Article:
State Dept claims US has proof Damascus was behind Douma 'attack,' but it's classified
The US State Department has claimed to have proof that the Syrian government was the perpetrator of an alleged chemical attack in Douma. It refused to make the evidence public, as the intelligence is "classified."
State Department spokesperson Heather Nauert said on Friday that the US has "a very high level of confidence" that it was the Syrian government that launched an alleged chemical weapons attack on civilians in Douma on April 7. Asked by AP's Matt Lee if the US can say that it has clear evidence of the Syrian government's culpability, Nauert responded that while she cannot speak for other nations, "it's the assessment of the British government, the US government, the French government" that Syria was the culprit.
"I cannot speak on their behalf, but we've all have been having conversations and sharing information, intelligence included, and we can say that the Syrian government was behind the attack," Nauert said. The US assertion relies on "different kind of sources," including those of its own, she said.
It's unclear if the strongest-worded attribution of blame by the US so far is based on some newly uncovered evidence. Pressed on whether Washington had obtained some new proof that explicitly points at Damascus' role in the incident, Nauert did not provide any new details, saying that she is not in a position to divulge the intelligence data.
She went on to criticize "some TV shows" that are calling on the White House to offer some facts in support of the accusations: "a lot of this stuff is classified at this point. We are unable to provide all of this publicly at this moment," she said.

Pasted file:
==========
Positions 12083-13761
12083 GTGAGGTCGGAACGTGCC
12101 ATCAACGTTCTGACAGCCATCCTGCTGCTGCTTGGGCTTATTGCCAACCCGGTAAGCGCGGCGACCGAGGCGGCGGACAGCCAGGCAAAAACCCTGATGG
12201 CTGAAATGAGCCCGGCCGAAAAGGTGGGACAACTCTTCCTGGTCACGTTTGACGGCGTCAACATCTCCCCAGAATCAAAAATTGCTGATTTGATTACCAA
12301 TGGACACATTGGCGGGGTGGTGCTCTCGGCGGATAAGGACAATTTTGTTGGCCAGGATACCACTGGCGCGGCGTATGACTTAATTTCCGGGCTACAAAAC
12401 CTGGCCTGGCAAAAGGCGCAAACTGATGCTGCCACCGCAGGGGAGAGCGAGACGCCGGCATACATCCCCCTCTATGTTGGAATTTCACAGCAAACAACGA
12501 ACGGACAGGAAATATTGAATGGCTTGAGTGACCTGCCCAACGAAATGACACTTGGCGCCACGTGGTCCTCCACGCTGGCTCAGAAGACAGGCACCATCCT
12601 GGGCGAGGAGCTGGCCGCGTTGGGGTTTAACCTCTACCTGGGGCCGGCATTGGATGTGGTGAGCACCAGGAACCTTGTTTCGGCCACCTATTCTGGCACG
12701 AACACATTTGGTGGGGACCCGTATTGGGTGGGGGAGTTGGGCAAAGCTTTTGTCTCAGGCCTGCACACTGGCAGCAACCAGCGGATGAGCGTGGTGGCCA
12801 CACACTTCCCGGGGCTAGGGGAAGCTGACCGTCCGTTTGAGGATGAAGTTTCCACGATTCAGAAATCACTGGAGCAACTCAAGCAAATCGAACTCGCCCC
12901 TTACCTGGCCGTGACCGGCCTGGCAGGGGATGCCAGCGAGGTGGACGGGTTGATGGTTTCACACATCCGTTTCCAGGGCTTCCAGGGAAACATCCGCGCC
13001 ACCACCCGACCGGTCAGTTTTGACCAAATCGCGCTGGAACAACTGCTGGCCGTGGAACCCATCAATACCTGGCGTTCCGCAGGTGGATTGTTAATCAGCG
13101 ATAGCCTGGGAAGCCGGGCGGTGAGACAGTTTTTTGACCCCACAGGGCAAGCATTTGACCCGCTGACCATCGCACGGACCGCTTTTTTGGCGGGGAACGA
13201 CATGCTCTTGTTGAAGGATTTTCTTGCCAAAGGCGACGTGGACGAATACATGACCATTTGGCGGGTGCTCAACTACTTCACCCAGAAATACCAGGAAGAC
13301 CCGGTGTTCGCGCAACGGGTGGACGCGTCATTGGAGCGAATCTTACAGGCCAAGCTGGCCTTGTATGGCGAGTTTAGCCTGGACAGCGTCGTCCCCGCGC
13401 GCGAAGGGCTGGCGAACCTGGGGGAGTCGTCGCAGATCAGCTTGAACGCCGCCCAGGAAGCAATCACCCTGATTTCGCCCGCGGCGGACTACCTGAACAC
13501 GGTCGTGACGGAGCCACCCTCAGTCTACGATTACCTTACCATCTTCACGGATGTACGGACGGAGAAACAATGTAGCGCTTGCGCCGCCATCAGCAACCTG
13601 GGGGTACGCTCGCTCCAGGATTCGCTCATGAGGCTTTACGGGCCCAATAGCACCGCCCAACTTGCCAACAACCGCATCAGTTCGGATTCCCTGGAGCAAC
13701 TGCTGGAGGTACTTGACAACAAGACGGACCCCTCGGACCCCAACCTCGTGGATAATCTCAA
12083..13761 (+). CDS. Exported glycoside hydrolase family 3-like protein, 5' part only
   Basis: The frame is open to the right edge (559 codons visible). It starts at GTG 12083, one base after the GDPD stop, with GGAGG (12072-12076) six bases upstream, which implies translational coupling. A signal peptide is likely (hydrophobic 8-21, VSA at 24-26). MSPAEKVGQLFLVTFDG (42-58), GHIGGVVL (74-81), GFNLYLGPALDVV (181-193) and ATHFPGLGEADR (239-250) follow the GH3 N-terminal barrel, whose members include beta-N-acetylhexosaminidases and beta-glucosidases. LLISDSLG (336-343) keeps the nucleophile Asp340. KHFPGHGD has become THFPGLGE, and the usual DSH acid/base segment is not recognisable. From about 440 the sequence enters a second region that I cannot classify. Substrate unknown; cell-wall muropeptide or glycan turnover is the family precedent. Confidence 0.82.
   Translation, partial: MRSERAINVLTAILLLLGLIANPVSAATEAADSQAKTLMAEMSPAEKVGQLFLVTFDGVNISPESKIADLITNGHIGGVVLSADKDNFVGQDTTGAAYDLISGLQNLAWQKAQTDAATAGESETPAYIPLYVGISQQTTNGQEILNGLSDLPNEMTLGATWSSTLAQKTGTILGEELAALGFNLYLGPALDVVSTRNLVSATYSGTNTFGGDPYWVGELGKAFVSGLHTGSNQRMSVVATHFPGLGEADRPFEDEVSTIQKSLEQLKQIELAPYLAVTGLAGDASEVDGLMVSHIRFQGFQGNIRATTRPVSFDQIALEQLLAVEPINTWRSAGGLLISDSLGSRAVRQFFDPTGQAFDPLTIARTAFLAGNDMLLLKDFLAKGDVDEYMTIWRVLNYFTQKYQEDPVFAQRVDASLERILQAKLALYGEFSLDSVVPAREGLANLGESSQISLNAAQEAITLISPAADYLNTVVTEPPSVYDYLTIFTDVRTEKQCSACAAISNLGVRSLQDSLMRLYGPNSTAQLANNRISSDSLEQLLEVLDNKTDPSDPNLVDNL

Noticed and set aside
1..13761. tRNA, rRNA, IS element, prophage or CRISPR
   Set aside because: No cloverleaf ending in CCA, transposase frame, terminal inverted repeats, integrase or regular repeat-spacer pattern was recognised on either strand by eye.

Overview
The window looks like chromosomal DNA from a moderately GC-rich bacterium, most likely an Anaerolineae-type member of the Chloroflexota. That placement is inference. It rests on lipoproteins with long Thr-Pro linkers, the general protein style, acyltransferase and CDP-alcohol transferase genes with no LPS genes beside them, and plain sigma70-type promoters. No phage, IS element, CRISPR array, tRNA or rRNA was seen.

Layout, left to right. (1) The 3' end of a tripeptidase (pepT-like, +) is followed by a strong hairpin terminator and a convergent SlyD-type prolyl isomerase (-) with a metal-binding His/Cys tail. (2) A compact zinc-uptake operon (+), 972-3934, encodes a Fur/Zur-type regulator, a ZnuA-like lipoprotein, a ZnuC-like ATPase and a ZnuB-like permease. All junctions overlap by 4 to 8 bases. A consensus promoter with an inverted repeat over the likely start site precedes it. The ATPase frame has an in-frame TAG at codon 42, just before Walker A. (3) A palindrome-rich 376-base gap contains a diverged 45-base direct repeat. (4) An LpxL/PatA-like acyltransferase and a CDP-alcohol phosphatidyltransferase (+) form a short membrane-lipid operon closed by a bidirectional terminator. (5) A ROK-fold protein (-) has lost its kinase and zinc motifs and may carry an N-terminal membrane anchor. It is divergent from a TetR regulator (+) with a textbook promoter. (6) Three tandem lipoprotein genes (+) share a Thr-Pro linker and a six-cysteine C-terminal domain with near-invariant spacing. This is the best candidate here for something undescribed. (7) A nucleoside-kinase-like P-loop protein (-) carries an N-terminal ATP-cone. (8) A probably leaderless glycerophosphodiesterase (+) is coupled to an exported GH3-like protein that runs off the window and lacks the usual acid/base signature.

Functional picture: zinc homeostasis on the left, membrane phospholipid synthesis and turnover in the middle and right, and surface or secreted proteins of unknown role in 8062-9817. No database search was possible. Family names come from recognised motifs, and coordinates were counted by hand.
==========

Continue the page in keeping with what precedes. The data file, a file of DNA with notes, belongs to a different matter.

At the same time, Nauert admitted that the US has, so far, failed to independently determine what substance was used in the alleged chemical attack.
"On Tuesday, when we last met, I talked how we know that it was a chemical weapon that was used in Syria. The exact kind or the mix of that [chemical weapon] we are still looking into."
At a briefing on Tuesday, Nauert said: "we do know that some sort of a substance was used."
She also dismissed the statement by the Russian Defense Ministry that the UK government could have pressured the rebel-linked White Helmets group, which was the primary source of the photos and videos from the site of the supposed attack, to stage a provocation in Douma.
On Thursday, Russian Defense Ministry spokesman Major-General Igor Konashenkov said that Moscow has "evidence that Britain had a direct involvement in arranging this provocation in Eastern Ghouta." The UK rebuffed the accusations, calling them "grotesque."
Nauert echoed an earlier statement by White House spokesperson Sarah Huckabee Sanders, who said on Friday that Washington has "a very high confidence that Syria was responsible," while accusing Russia of a "failure" to head off the alleged attack.